You may not know this, but when you use raster-based effects or filters such as drop shadows, etc. in Adobe Illustrator, the default for the output of those effects is a low-res 72 dpi. When using Filters, you must change the raster settings BEFORE you apply the filter. When using Effects, you don’t have to adjust the raster settings until you’re ready to save the file for output. You can access the Document Raster Effects Settings under the Effects menu.
Did you know that you can close more than one layer group (folders) at a time in Photoshop’s Layer palette? You can with just two quick steps. Control + click the arrow on the left side of a Group layer (folder) in the Layer palette and choose Close All Other Groups. Now you’ll have to Control + click click the same arrow again and select Close This Group, because Adobe didn’t provide us with a “Close All Groups” menu item.
Did you know that if you click on the rotate icon in the Control palette in Adobe InDesign, which selects the text for the field, and enter a number, then hold the Shift key down and press Enter, the rotate input field stays highlighted so you can type in another amount for the object to be rotated – allowing you to get the rotation amount just right without having to go back to the Rotate icon again. Of course you could just free rotate the object by selecting it and hitting the “R” key and dragging the handles of your object, but it’s difficult to be precise using Free Rotate.
If you’re new to digital photography (welcome aboard!), Canon has a nifty little site that discusses all the basics about your digital camera (regardless of the brand) and how to take great pictures. Some of the topics covered are:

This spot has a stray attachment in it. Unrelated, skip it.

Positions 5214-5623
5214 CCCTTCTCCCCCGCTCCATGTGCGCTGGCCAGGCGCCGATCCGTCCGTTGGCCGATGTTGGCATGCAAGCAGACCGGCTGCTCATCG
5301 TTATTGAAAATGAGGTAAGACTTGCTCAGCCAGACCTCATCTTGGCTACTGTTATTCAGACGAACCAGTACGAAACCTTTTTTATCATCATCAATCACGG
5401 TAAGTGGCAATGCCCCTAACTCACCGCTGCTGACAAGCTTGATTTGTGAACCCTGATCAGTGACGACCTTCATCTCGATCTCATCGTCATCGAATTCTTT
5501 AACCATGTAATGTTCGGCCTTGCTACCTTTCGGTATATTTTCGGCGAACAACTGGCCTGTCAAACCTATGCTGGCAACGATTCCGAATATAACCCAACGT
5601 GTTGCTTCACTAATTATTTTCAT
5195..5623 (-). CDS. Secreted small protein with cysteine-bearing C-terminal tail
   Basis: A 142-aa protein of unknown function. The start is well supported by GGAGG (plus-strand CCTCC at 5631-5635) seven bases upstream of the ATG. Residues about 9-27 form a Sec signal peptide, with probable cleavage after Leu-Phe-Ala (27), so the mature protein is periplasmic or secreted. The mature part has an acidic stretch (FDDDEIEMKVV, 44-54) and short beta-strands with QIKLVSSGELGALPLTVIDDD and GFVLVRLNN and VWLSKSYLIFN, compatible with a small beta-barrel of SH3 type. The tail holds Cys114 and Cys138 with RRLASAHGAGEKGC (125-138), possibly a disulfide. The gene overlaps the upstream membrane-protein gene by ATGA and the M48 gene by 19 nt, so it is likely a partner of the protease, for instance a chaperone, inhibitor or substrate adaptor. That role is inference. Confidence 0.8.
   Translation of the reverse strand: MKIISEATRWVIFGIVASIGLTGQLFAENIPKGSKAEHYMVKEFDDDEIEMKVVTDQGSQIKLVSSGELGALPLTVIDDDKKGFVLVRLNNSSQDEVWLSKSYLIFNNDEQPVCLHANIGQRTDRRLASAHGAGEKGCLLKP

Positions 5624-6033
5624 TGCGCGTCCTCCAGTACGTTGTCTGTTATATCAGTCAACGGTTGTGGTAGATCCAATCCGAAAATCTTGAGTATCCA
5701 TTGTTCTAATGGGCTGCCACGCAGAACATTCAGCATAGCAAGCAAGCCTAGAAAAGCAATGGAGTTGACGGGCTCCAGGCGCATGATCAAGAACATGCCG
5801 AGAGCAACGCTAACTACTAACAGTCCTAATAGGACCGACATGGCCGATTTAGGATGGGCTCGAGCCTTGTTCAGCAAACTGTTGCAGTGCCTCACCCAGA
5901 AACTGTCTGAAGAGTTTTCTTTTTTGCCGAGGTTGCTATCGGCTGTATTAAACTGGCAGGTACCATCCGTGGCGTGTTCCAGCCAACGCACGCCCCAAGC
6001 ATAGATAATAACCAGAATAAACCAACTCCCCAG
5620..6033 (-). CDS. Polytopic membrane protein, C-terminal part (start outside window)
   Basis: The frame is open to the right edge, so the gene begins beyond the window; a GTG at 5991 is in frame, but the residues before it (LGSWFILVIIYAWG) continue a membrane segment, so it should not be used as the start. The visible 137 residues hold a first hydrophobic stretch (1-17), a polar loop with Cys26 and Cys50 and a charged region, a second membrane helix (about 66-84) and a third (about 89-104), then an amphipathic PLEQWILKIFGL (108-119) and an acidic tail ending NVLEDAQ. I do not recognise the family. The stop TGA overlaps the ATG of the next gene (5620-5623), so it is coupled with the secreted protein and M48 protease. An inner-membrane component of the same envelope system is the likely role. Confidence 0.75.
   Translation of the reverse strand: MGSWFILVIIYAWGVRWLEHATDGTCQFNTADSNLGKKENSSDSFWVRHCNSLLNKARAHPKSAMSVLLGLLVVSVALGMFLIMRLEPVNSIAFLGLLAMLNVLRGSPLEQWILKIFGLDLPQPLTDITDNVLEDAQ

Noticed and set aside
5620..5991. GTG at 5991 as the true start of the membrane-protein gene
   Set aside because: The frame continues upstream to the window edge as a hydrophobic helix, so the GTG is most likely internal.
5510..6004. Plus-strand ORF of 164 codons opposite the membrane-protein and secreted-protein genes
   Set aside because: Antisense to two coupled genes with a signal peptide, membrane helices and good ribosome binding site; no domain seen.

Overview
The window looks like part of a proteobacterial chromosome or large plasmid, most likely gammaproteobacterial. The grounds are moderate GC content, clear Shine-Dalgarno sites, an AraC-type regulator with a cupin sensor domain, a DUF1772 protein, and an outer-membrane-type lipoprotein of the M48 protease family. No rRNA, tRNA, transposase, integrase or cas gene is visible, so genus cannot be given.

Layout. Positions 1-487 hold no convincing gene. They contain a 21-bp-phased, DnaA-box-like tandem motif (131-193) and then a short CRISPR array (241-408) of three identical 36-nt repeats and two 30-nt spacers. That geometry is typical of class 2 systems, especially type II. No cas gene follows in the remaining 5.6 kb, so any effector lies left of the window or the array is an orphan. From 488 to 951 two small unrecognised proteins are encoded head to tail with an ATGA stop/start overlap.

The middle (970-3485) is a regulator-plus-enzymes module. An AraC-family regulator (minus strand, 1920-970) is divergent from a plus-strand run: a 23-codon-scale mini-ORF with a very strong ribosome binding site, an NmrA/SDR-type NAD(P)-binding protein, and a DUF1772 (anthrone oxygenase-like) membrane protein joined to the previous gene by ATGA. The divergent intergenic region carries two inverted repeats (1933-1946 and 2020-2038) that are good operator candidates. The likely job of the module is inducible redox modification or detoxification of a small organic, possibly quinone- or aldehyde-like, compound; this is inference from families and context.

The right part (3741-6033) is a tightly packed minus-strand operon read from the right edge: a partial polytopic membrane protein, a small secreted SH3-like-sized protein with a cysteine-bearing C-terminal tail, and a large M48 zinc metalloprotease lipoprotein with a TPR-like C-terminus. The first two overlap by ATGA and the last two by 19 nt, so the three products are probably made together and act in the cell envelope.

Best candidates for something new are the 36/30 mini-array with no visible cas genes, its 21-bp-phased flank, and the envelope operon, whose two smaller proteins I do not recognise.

- Bright & dark shots
- Controlling depth of field
- Freezing or blurring motion
- ISO speed effects
- Creating depth
- Setting image quality
- Focusing a moving subject
- Shooting dark subjects
- Shooting bright colors
- Using white balance
Again, this site is mostly for beginners, but there may be some interesting tips for hobbiests who simply refuse to read their camera manual! 🙂
If you’re always in a rush, you can bypass the PDF Export Options dialog box in Adobe InDesign by holding down the Shift key when choosing a setting from File>PDF Export Presets, just name the file. This is perfect when you have a lot of InDesign files to export with the same settings.
You can currently use Option+Command+Click on an icon in the Dock to bring that app to the front and hide all others.
You probably knew that when you’re in Adobe InDesign and you have a mouse with a scroll wheel, you can scroll horizontally by holding the Shift key down. But did you know that if you hold the Command key down and scroll you zoom in and out on your page. And when you do that, InDesign scrolls in or out focusing wherever your mouse is on the page.
To select all the guides on an InDesign page at once, hit Command + Option + G. You can move them around by using the Arrow keys, or hit the Delete key to get rid of them all at once. This tip seems to be custom made for me because I frequently get files from a customer that have hundreds of guides on the page for lord-only-knows-why.
There’s a great article about Display, er, I mean ImagePro… Doh! I meant Photoshop. Whatever name you remember it by, From Darkroom to Desktop – How Photoshop Came to Light by Derrick Story is a nifty, though five-years-old, article about the origins of Adobe Photoshop.